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2017 M&A predictions revealed

2017 M&A predictions revealed

M&A

A global firm has shared the top 10 trends to look out for in the Australian mergers and acquisitions market in the year ahead.

Herbert Smith Freehills M&A partners Tony Damian and Simon Haddy have released their top 10 predictions for the M&A space in the coming year.

The first trend highlighted will be mixed activity levels, according to the pair.

“It is trite to say that the world economy faces interesting challenges going into 2017. On the political front, the combined effect of Brexit, a Trump presidency and other events such as the Italian referendum vote and the rise of minority parties around the globe, has yet to be felt,” they said.

“In particular, the role that these events will have on a globalised and interconnected world economy can be seen as a key driver to what the next few years of growth will look like.

“Mixed economic activity levels around the world combined with political uncertainty should result in mixed M&A activity levels in Australia. Some major deals throughout the year will prove highlights to a good but not outstanding vintage.”

Secondly, Mr Damian and Mr Haddy predict that Chinese bidders will be less active in 2017 in comparison to recent years.

“Recent word of a renewed scrutiny on outbound acquisitions by Chinese companies, perhaps driven by leveraging concerns, suggests that Chinese bidders will be less active in 2017 than in recent years. We expect this to be a focus of the first half of 2017,” they explained.

“Australia remains a friendly destination for foreign and Chinese investment, and this is likely to remain so as other developed economies apply their own renewed focus to foreign investment.”

Oppositely, both partners expect North America will be a big player in Australian M&A transactions in 2017.

“In FY 2016, North American bidders provided 40 per cent of deal value in Australian public M&A. There were also many significant private M&A processes North American bidders were involved in. We think 2017 will see a continued focus on Australia from US and Canadian companies and funds,” Mr Damian and Mr Haddy said.

“Business deregulation in the US is an area of common ground for the incoming administration and Congressional Republicans. Favourable developments on that front will give US companies confidence to continue executing M&A deals. We also see continuing strong interest on Australian assets from the side Canadian of things.”

Fourthly, Mr Damian and Mr Haddy predict the infrastructure and mining sectors will see the highest M&A transactions over the year.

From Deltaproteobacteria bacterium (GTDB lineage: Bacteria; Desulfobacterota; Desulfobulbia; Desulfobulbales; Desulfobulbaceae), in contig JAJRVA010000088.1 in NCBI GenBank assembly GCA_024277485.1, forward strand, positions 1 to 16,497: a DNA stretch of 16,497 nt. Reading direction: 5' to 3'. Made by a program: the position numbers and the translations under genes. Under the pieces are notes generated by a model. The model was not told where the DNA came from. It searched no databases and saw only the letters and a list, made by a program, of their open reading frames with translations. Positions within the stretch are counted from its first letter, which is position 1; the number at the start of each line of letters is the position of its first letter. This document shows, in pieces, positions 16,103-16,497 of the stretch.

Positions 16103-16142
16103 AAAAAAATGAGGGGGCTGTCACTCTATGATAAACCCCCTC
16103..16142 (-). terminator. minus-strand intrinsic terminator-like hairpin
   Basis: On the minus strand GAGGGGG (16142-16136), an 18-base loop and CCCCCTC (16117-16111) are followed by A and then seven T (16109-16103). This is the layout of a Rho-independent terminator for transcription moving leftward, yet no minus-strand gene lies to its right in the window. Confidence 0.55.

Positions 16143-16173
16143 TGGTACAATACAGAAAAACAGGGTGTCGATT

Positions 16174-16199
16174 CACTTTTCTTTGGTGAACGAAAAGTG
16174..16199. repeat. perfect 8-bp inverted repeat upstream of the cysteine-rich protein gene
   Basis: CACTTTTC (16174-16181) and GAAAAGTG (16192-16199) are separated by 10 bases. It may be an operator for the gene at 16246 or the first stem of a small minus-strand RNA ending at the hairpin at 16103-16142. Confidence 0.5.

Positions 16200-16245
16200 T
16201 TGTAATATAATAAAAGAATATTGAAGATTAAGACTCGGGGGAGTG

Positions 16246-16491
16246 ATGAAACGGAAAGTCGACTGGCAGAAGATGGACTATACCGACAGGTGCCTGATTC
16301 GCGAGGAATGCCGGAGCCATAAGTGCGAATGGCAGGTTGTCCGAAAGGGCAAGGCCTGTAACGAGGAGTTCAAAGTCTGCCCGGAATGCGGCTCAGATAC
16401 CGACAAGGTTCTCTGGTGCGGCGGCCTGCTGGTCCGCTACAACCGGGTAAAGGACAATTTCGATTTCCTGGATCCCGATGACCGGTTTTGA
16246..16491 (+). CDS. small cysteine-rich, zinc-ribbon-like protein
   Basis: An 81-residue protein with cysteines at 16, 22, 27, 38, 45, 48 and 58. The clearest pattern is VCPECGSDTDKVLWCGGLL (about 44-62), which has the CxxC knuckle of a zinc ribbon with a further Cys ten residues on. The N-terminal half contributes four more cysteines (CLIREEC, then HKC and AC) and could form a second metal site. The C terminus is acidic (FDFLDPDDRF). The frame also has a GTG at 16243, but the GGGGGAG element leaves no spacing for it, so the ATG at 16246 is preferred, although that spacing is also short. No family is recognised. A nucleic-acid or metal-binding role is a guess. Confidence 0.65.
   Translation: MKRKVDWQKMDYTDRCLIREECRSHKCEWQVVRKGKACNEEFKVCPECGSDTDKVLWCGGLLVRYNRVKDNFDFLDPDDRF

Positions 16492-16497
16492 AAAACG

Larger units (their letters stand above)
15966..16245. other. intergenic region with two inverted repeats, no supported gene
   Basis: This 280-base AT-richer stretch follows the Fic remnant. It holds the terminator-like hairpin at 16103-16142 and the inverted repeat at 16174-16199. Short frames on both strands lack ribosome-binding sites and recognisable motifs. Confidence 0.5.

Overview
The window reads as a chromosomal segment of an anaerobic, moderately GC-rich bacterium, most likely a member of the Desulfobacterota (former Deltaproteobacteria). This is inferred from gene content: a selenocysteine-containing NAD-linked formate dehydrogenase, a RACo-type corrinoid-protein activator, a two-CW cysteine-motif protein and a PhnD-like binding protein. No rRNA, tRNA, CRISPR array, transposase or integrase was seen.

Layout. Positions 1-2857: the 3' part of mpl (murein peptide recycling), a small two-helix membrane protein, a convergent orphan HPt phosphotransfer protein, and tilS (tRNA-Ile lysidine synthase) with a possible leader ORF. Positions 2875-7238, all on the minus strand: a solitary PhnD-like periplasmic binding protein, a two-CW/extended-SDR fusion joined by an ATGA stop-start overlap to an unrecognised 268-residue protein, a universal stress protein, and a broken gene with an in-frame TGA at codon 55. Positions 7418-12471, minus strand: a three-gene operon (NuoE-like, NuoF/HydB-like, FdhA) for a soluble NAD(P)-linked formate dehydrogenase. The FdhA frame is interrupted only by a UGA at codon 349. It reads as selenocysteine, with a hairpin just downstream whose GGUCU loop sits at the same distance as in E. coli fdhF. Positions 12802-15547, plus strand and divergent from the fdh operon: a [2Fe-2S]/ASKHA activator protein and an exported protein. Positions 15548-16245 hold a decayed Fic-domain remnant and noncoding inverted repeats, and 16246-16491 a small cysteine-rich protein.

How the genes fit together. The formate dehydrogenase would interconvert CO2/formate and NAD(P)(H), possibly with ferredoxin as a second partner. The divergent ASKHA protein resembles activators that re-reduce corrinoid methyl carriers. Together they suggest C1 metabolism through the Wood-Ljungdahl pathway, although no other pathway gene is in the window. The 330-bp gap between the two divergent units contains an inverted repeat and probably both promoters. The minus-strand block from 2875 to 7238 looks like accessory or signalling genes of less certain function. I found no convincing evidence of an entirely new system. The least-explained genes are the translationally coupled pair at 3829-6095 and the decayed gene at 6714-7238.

“Infrastructure and mining look like top picks across the sectors for 2017. The hopefully green shoots in some mineral prices might drive confidence with positive M&A driving the sector,” they said.

“We also suspect that high levels of interest in the renewables sector will continue, and that property might see some M&A activity.”

The partners believe there will also be more consortium bids in the Australian M&A space next year.

“Inspired by the Asciano transaction, we see strong prospects for more consortium bids – both for regulatory reasons (FIRB and ACCC) or in order to facilitate access to different parts of targets’ businesses,” they said.

Another trend on the horizon is a change in bid conditions in M&A transactions, according to Mr Damian and Mr Haddy.

“We predict, somewhat bravely, that 2017 might see targets challenging excessively onerous hostile bid conditions and asserting that they are free to pursue their own alternative transactions,” they said.

With hostile bids becoming a little less popular in recent time, the pair also expect bidders to exert pressure on target boards through “bear hug approaches”.

“Leaks and announcements of desires to do deals will be a common part of the M&A landscape in 2017,” the noted.

The eighth trend likely to play out in Australian M&A in 2017, will be the leveraging of court processes for strategic pressure in schemes, according to Mr Damian and Mr Haddy.

“2016 saw three situations where cunning stakeholders were able to impede scheme processes, and achieve their own separate commercial aims, by launching their own court proceedings and complicating scheme processes. We would not be surprised if this kind of strategic litigation continues in 2017,” they said.

FIRB considerations are likely to stay “centre stage”, Mr Damian and Mr Haddy added.

“Barely a week as gone by this year without FIRB hitting the deadlines, with the Ausgrid knock-back the most prominent instance,” they said.

“We expect FIRB considerations to remain a significant part of transactions across a wide array of sectors (not least infrastructure, utilities and agribusiness).”

Finally, the tenth trend the partners expect to play out is ASIC continuing to reassert itself in the M&A space.

“ASIC has steadily reasserted itself in recent years in the M&A space – we expect that to continue. Both behind the scenes and public scrutiny of M&A scenarios by the corporate regulator will increase in 2017,” they concluded.

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